Tuesday, June 09, 2009

Switzerland's Pattern of Noncompliance with Hague Abduction Convention

The U.S. State Department has published its 2009 Report on Compliance with the Hague Convention on the Civil Aspects of International Child Abduction:

The Department continues to list only one country, Honduras, as being “Noncompliant” with the Convention. Its list of “Countries Demonstrating Patterns of Noncompliance” lists seven such countries as compared to nine in 2008. Bulgaria, Ecuador, Germany and Poland have been dropped from last year’s list while Slovakia and Switzerland have been added to the list joining Brazil, Chile, Greece, Mexico and Venezuela.
The addition of Switzerland may surprise people, but will not surprise those of us who work in the field.

The Department found that:

· Switzerland demonstrated patterns of noncompliance with the Convention during FY 2008 in judicial performance and law enforcement performance.

· The USCA noted delays in the overall processing of Convention applications. For example, even though a Swiss court issued an order for return of a child to the United States under the Convention in November 2007, the order had not been enforced as of the end of FY 2008.

· Other delays have also presented serious concerns, as proceedings in lower courts often go on for weeks or months.

· Swiss courts often treat Convention cases as custody decisions, invoking the child’s “best interests” as a reason for denying return, and performing merits-based custody assessments. Such assessments are outside the purview of the Convention. See Convention, art. 16 (court deciding Convention application shall not decide merits of custody rights).

· Additionally, Swiss courts - up to and including Switzerland’s highest court, the Federal Court - often show bias toward the taking parent, especially when the taking parent is the mother. High-level Swiss officials have defended this practice. In one case (discussed in more detail in the “Notable Cases” section of this report), the Swiss Federal Court inappropriately cited the “special relationship” between mothers and young children as influencing its decision to uphold the lower court’s denial of the left-behind parent’s application for return of the child to the United States.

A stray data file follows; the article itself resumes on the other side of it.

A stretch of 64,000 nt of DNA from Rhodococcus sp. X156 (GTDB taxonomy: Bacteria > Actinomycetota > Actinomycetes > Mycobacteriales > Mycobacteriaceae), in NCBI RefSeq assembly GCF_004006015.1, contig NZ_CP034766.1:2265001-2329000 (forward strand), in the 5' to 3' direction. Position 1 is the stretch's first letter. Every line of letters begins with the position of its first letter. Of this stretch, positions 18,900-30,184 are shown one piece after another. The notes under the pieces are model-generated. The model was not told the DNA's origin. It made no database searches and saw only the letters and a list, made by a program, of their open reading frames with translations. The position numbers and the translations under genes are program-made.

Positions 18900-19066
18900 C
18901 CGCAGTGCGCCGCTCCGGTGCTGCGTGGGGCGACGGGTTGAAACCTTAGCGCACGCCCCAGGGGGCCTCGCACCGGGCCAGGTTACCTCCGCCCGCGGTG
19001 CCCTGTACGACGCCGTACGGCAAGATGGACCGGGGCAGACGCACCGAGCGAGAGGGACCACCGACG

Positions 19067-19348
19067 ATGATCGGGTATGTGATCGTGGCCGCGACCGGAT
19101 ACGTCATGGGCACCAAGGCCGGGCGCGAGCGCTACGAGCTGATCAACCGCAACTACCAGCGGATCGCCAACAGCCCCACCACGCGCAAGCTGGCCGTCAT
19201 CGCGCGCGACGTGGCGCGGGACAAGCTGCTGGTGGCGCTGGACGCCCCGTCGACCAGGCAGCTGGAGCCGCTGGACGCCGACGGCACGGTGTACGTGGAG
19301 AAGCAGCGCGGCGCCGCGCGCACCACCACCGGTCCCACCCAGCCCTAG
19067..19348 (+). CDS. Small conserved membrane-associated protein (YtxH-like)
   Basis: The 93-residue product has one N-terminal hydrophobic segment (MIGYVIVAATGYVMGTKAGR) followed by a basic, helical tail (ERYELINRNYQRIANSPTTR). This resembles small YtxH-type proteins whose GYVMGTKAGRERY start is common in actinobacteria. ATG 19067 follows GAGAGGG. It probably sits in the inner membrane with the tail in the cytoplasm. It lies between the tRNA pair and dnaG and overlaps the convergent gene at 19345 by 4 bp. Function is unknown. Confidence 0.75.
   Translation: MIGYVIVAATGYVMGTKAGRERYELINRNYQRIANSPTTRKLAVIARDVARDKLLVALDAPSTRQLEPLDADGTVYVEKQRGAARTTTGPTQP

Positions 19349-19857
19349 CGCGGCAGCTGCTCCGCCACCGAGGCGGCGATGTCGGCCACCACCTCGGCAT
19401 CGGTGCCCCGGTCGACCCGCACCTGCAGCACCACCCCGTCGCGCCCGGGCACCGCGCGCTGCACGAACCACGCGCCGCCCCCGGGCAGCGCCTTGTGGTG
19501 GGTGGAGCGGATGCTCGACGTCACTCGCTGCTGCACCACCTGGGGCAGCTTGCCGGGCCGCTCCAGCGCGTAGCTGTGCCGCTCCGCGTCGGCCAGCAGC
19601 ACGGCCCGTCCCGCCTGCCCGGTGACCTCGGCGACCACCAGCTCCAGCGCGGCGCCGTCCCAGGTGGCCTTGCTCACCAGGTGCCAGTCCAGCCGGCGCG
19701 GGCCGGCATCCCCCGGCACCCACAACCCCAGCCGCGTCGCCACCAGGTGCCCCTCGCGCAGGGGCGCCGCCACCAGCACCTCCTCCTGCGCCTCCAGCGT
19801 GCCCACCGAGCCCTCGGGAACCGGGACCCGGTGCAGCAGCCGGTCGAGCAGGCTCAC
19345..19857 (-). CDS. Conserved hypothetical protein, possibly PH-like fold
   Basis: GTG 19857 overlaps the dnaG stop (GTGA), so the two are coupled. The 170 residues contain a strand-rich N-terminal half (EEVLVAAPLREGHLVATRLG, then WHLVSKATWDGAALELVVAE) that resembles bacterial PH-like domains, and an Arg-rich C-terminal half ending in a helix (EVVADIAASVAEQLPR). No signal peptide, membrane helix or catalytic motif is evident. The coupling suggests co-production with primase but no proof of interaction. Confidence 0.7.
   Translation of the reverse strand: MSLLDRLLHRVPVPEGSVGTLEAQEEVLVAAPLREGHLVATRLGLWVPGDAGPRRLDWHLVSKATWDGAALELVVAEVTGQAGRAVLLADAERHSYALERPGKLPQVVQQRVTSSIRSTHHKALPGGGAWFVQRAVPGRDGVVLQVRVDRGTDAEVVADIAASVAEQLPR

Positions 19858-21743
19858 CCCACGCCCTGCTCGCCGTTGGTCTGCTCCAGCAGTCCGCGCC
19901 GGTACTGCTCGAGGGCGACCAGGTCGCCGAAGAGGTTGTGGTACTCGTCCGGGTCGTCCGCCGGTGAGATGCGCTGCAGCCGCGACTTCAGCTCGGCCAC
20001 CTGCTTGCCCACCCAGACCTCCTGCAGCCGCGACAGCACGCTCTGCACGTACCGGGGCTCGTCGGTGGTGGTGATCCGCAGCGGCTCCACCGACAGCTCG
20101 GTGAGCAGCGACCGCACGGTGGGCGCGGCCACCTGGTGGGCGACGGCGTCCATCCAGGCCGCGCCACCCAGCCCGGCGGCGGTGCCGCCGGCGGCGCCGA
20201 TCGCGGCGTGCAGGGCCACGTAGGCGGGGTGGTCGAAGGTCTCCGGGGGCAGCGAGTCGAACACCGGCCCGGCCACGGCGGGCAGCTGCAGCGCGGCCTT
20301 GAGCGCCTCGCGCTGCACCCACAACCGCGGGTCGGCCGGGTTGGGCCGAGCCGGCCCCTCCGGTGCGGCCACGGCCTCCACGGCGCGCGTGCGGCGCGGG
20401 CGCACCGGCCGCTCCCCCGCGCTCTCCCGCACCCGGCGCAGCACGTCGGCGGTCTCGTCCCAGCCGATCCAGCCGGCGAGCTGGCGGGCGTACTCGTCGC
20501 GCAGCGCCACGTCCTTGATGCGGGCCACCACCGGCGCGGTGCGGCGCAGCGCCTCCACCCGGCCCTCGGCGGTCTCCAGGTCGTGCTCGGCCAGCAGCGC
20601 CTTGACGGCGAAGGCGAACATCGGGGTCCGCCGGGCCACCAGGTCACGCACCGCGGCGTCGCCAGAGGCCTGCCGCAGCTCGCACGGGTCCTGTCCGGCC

· The Department also observes that the Swiss authorities are reluctant to actively enforce orders granting return to the United States or access to the child by the left-behind parent. Law enforcement has not demonstrated a great deal of enthusiasm in seeking out and arresting taking parents who evade law enforcement and ignore court orders for the return of an abducted child. Law enforcement has made only cursory efforts to locate taking parent and abducted children.

· Although the USCA and the Swiss Central Authority (SCA) maintain a cooperative relationship with clear and responsive communication, effective facilitation of case monitoring, and oversight, the SCA tends to be reactionary rather than proactive in encouraging authorities to enforce orders under the Convention. The Department realizes that such encouragement can be a challenge, as the SCA’s role is that of an active facilitator. However, more active engagement on the part of the SCA would likely improve execution of law enforcement’s execution of its Convention responsibilities.

· As of the end of the reporting period, the Swiss legislature was drafting legislation that would implement a more effective application of Convention proceedings in Switzerland. The USCA hopes that this new legislation will help the Swiss authorities address the compliance problems identified in this report.